|Publication number||US7929908 B2|
|Application number||US 11/420,086|
|Publication date||19 Apr 2011|
|Filing date||24 May 2006|
|Priority date||24 May 2006|
|Also published as||US20070274226|
|Publication number||11420086, 420086, US 7929908 B2, US 7929908B2, US-B2-7929908, US7929908 B2, US7929908B2|
|Inventors||Brian J. Tillotson|
|Original Assignee||The Boeing Company|
|Export Citation||BiBTeX, EndNote, RefMan|
|Patent Citations (108), Non-Patent Citations (9), Referenced by (1), Classifications (8), Legal Events (2)|
|External Links: USPTO, USPTO Assignment, Espacenet|
The present invention is directed to a method and system for controlling a network for power beam transmission, and more particularly to a system architecture for controlling beam power between multiple source nodes and user nodes.
Aircraft combustion engines that burn hydrocarbon fuels are limited in their flight altitude because at high altitudes, there is insufficient oxygen to sustain combustion. Aircraft that operate on combustion engines are also limited in the total time and distance that can be achieved between landings, due to the weight and quantity of fuel that they must transport. Aircraft that do not rely on combustion engines can achieve higher flight altitude, as well as longer flight times, than aircraft that rely on combustion engines. Some high-altitude airplanes have been powered by solar power, but sunlight has low intensity under the best circumstances and is unavailable at night. For example, the HELIOS Prototype is a solar powered aircraft developed by NASA and AeroVironment Inc., of California, as part of the Environmental Research Aircraft and Sensor Technology (ERAST) program. However, limitations have been encountered with the operation of HELIOS and other solar-powered aircraft.
Solar intensity is especially low during winter months in higher latitudes. The transmission of power beams, or “power beaming”, is one solution that was developed to alleviate the problem of low-intensity regions of solar power. The concept of power beaming goes back at least as far as the famous scientist Nikola Tesla (1856-1943). There is a large body of literature regarding power beaming, which is also referred to at times as “wireless power transmission.” Power beaming includes a set of technologies that transmit large, non-destructive amounts of power from some source to some receiver via electromagnetic waves, e.g. microwaves or light. Power beaming can provide the equivalent energy levels of high-intensity sunlight with nearly 100% duty cycle.
Power beaming has been used to demonstrate the feasibility of use in small aircraft. However, power beaming from a single beam power source to a single user node such as a small aircraft, has limited usefulness. The user node is constrained to flight within the direct line-of-sight of the source node, and the reliability of the user node or aircraft is dependent on the reliability of the power source or source node. Singular source nodes do not have the ability to handoff user nodes from one source to the next to improve flight reliability of the user aircraft node, and to enable a user aircraft node to receive sufficient power to sustain flights of long-distance or long-duration.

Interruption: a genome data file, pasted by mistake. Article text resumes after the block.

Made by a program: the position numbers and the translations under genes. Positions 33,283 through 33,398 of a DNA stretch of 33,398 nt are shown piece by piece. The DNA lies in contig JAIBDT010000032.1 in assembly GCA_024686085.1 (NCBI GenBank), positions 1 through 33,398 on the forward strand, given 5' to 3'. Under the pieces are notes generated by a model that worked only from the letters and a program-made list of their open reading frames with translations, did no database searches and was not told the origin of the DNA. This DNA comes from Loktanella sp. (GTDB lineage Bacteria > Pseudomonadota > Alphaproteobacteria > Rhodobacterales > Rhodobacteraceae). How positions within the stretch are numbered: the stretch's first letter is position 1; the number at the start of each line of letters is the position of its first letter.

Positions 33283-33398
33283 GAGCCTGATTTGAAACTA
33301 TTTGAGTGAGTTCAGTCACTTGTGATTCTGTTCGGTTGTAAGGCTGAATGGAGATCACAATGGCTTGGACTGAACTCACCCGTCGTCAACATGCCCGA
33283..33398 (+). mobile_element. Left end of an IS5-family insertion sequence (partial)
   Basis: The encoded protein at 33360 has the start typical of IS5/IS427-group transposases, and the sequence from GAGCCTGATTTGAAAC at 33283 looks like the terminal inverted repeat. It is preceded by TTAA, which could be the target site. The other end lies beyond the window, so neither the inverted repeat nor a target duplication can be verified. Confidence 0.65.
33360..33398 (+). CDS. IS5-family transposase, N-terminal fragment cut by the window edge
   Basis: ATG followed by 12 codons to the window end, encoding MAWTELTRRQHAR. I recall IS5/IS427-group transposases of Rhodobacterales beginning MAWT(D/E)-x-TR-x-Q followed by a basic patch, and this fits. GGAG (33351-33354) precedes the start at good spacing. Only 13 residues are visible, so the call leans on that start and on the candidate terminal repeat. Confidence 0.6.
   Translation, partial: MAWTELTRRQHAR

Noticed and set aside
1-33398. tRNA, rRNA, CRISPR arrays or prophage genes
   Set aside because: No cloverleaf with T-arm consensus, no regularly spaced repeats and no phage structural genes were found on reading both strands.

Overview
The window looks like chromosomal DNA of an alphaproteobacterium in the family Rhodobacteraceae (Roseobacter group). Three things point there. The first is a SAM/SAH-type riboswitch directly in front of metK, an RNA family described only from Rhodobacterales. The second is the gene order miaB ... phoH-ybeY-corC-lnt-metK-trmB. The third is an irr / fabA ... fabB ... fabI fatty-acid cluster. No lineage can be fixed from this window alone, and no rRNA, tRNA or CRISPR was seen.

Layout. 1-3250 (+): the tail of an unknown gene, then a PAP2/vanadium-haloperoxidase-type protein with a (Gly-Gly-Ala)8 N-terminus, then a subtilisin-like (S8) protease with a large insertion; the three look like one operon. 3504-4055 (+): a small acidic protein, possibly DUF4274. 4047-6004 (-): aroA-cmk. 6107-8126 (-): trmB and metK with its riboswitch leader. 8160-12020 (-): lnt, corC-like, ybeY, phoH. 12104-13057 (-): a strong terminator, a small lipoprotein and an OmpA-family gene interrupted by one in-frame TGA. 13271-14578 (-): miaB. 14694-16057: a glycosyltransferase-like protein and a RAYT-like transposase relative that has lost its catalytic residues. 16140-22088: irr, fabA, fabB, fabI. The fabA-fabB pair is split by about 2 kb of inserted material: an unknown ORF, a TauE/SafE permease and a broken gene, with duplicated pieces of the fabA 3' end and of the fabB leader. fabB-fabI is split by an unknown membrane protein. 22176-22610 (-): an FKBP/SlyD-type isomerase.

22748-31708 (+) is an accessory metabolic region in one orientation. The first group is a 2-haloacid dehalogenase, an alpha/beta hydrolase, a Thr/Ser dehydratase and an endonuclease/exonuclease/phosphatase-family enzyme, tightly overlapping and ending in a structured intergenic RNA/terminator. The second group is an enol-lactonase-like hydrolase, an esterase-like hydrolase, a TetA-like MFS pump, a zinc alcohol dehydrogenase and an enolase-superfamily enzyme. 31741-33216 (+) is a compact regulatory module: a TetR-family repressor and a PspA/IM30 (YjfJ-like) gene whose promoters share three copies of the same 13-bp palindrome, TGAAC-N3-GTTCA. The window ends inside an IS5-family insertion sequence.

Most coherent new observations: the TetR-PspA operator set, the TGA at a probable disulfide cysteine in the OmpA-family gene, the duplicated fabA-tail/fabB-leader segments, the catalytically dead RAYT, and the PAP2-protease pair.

A single source may be configured with power beam characteristics that are incompatible with a particular aircraft—e.g., the power beam may be too powerful or too weak. Since there is not a uniform standard for power beaming, interoperability becomes difficult, reducing the value of each type of aircraft and each type of source node.
Current ground-based power beam source nodes encounter additional obstacles to power transmission. Atmospheric obstacles such as clouds or turbulence interfere with the power transmissions by scattering light. Since some user nodes receive the power via arrays of photovoltaic cells that are limited in area, much of the transmitted power becomes unfocused due to such spreading and is lost.
Maintaining airborne surveillance is another challenge that cannot be effectively achieved using combustion propulsion, as political and military factors reduce airborne intelligence, surveillance and reconnaissance (ISR) below 100 thousand feet. Higher altitude surveillance is desirable because of the ability to acquire a larger visible area ratio as the altitude of the surveillance aircraft increases. Strong winds at extreme altitudes cause conventional airships to consume a prohibitive amount of power just for holding the airship in a fixed position, thus making fixed wing aircraft more desirable.
Providing for the needs and capabilities of multiple user nodes, source nodes, and relays to create a distributed power beaming system is a complex undertaking. Such a system is unable to function properly without interoperability and the ability to represent various attributes and interactions between the nodes of the power-beaming network.
Applying Network Centric Operations (NCO) concepts and expertise to directed energy weapons and power beaming, the present invention addresses a need to make directed energy platforms more network-compatible.
There is a need for a power beaming network architecture to enable each beam-powered aircraft to be served by one or more power beams in various locations to accomplish high-altitude flights of extreme duration. There is also a need for a distributed network of power beaming source nodes to allow the source nodes to be built in smaller sizes in order to reduce the cost per unit of power.